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Federal funds for suicide prevention programs running out in North Dakota

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FARGO -- A three-year federal grant used to fund youth suicide prevention programs in North Dakota is expiring, and the state's application for another grant was denied, raising uncertainty about the program's future.

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"Unless we can find another grant, we won't have very much to work with," said Gail Erickson, suicide prevention director for the state Health Department.

The evaporating pool of funds has put plans to expand suicide prevention programs statewide in limbo. It also raises concerns about whether resources will be available to address the potential effects on the suicide rate of the economic downturn and return of soldiers from Iraq and Afghanistan.

Suicide is the second leading cause of death among North Dakotans ages 15 to 24 and the 10th leading cause of death overall, according to the Department of Health.

The suicide rate in North Dakota climbed from 10 deaths per 100,000 people in 2000 to 14.5 in 2007 before dropping back down to 13.4 last year, state statistics show.

(The Health Department cautions about drawing conclusion from the statistics, because the total number of suicides is low -- 86 last year. A change of just a few deaths can produce what appear to be "dramatic spikes" in the suicide rate, it said).

On an even more positive note, the suicide rate among those ages 10 to 24 dropped from 18.5 deaths per 100,000 people in 2006 to 10.6 last year.

That age group was targeted by a three-year, $1.2 million grant the state received in 2006 from the U.S. Department of Health's Substance Abuse & Mental Health Services Administration.

The grant paid for community-based suicide prevention projects on each of the state's four American Indian reservations, as well as two rural projects in Harvey and Watford City, Erickson said.

Like the Health Department, the Standing Rock Sioux Tribe in south-central North Dakota also was denied its application for another three-year suicide prevention grant.

However, the tribe was able to get a one-year, $400,000 emergency grant to keep its program going until the next application period, said Randy Bear Ribs, tribal health director.

Most of the grant money has been spent on case management and paying for transportation to get clients to meetings with mental health professionals, which is a struggle on the reservation, he said.

"It's something we really need, because it's an ongoing process when you deal with these things. Not getting funding really puts a standstill to a lot of their progress," Bear Ribs said of the Health Department.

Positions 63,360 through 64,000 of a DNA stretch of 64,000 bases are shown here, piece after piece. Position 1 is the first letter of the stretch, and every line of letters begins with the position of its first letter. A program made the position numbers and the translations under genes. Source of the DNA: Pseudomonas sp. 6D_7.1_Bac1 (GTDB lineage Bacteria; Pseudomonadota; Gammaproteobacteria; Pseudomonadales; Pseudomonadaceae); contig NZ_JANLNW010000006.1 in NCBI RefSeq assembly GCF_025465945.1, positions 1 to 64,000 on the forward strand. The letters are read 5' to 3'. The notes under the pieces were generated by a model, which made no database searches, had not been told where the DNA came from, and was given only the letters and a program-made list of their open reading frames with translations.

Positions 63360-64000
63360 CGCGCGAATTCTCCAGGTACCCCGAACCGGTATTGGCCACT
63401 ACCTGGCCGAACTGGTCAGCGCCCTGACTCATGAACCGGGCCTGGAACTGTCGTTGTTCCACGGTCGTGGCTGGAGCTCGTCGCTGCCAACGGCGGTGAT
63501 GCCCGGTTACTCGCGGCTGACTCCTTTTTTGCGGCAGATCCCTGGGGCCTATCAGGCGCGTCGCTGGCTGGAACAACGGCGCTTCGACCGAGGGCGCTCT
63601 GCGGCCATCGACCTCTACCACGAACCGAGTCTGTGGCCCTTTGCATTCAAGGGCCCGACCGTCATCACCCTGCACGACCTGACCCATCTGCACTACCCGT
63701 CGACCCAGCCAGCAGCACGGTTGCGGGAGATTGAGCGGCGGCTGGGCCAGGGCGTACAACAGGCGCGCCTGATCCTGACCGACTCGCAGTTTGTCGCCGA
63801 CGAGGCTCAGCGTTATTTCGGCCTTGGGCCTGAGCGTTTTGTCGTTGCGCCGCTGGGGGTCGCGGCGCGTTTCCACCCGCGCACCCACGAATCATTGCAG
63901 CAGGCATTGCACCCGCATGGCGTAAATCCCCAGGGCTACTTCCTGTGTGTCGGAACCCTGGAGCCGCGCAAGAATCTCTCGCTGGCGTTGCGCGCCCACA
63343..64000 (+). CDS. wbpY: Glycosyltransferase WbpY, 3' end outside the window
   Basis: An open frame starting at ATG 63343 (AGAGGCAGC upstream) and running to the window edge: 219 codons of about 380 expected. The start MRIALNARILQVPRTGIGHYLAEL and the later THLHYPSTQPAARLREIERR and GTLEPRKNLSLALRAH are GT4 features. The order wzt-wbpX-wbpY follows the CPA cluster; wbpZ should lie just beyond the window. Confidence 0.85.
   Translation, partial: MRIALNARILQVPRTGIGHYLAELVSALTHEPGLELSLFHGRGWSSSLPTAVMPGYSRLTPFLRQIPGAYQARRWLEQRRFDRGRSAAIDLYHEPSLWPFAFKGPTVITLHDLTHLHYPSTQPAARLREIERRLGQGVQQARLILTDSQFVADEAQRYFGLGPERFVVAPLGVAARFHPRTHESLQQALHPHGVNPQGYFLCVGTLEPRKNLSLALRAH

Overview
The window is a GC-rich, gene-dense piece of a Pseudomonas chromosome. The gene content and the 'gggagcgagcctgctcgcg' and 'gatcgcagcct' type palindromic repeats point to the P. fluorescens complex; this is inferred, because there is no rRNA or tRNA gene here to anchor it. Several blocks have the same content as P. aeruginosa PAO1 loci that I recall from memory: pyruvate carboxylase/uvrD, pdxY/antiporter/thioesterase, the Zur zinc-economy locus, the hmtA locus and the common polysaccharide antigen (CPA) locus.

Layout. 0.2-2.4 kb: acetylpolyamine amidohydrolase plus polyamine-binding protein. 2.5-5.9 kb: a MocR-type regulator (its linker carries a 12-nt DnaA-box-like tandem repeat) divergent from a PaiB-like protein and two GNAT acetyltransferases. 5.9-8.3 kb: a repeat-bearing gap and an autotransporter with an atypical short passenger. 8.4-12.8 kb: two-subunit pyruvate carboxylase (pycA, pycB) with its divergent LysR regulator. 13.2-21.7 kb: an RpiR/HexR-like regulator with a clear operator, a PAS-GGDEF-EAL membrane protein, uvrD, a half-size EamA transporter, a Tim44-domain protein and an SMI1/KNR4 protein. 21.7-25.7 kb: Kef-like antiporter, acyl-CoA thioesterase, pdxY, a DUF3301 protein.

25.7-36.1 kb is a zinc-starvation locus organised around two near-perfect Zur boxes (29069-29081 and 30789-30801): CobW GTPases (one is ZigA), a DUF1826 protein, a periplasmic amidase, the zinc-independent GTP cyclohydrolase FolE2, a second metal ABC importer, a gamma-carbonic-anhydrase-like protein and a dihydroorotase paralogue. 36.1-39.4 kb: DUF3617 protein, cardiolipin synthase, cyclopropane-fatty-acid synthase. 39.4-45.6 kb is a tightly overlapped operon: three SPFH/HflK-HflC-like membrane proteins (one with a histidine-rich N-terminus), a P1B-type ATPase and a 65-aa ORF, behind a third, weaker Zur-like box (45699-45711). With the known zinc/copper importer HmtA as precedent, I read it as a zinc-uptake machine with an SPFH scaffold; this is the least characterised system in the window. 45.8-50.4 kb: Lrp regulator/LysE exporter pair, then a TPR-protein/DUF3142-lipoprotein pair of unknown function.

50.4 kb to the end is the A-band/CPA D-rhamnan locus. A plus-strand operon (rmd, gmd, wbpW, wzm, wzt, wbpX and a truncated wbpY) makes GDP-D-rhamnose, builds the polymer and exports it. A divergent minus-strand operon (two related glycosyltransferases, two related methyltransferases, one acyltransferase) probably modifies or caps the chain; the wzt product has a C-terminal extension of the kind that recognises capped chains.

The department was pleased that the state Legislature last spring allocated $250,000 for the 2009-2011 biennium for suicide prevention programs not targeted at any specific age group, Erickson said. But that funding will be stretched thin and doesn't include money for a position to administer the program, she said.

Of particular concern at the statewide level, Erickson said, was a near-doubling of the suicide rate, from 15 to 29.9 deaths per 100,000 people, among those ages 55 to 64 between 2006 and 2008. That exceeded the rate for the 25- to 34-year-old age group, which historically has had the highest suicide rate.

The state has no suicide prevention programming aimed at older age groups, Erickson said.

"At least from our trend numbers, it would indicate that we need to look at other age groups, as well," she said.

"I guess I get concerned with the people who've been deployed coming back," she said. "Nationally, they're saying that that's a high-risk group of people, and we have a lot of folks that have been deployed."

In a report earlier this month, a coroner in Elkhart, Ind., told msnbc.com he believes the rising number of suicides in his county is linked to the lingering recession. "They left notes specifically stating that the reason they did this was because of the economy," John White was quoted as saying.

While some U.S. communities such as Elkhart were hit by recession as early as 2005 or 2006, major North Dakota companies, such as Bobcat in Bismarck and Gwinner and Case New Holland in Fargo, largely staved off mass layoffs until this year.

"In the last two years, I'm not sure that the economic downturn has touched North Dakota to the degree that it has in other places," Erickson said. "So, it remains to be seen now what some of the spinoff ... is going to be."

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